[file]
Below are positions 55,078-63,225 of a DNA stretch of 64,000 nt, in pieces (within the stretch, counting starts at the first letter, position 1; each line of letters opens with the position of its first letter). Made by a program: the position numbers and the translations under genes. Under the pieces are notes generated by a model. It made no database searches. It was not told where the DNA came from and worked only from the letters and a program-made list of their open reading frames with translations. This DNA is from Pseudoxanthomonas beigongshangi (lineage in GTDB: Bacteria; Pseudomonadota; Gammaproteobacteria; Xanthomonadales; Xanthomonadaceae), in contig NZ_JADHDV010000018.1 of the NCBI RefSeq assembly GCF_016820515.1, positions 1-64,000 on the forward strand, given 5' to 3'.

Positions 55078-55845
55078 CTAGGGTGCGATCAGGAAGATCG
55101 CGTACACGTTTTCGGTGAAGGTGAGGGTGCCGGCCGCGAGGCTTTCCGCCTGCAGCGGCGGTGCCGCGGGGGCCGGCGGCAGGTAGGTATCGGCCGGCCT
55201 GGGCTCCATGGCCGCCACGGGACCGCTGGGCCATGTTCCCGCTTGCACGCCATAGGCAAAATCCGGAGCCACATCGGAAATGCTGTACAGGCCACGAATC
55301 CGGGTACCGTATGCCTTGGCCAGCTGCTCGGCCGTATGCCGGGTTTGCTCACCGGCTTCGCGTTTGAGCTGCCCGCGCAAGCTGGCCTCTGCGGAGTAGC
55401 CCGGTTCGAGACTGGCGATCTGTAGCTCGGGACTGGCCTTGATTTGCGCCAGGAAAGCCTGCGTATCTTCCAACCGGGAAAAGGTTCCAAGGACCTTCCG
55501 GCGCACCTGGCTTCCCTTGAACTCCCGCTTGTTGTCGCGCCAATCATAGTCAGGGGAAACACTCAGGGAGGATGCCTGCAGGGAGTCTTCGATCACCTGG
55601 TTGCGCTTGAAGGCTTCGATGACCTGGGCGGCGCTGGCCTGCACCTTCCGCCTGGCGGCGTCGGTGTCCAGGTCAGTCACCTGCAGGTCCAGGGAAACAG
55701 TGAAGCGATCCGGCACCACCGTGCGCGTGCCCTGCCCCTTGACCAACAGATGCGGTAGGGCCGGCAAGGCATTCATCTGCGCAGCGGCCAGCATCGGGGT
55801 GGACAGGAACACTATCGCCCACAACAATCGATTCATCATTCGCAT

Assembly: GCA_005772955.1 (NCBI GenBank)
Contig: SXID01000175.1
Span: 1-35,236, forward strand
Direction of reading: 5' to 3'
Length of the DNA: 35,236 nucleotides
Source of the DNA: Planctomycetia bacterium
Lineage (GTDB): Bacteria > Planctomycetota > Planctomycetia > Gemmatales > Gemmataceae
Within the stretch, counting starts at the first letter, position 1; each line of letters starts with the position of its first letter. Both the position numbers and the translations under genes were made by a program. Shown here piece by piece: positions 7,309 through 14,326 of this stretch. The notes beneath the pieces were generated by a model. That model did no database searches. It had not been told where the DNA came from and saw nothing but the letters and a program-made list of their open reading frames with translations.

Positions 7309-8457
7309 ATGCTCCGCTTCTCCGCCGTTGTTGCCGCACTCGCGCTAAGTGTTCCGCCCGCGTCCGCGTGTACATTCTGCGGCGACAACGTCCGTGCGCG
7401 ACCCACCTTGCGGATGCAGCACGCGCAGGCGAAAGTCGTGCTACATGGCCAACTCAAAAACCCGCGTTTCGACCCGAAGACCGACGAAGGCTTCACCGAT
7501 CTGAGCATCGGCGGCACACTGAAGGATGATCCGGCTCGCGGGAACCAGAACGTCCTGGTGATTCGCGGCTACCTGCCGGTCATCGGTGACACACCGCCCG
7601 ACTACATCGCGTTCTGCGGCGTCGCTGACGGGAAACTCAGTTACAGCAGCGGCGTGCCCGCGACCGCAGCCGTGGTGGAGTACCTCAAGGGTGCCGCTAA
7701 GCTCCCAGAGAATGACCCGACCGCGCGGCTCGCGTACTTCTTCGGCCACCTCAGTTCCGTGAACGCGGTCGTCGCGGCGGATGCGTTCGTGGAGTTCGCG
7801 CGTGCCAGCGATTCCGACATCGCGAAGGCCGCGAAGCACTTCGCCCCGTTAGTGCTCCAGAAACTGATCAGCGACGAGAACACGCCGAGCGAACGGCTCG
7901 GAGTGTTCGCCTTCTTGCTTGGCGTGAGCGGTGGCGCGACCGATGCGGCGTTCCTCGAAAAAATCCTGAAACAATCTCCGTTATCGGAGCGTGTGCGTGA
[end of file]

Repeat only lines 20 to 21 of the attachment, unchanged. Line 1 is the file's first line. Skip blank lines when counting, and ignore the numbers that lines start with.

Positions 7309-8457
7309 ATGCTCCGCTTCTCCGCCGTTGTTGCCGCACTCGCGCTAAGTGTTCCGCCCGCGTCCGCGTGTACATTCTGCGGCGACAACGTCCGTGCGCG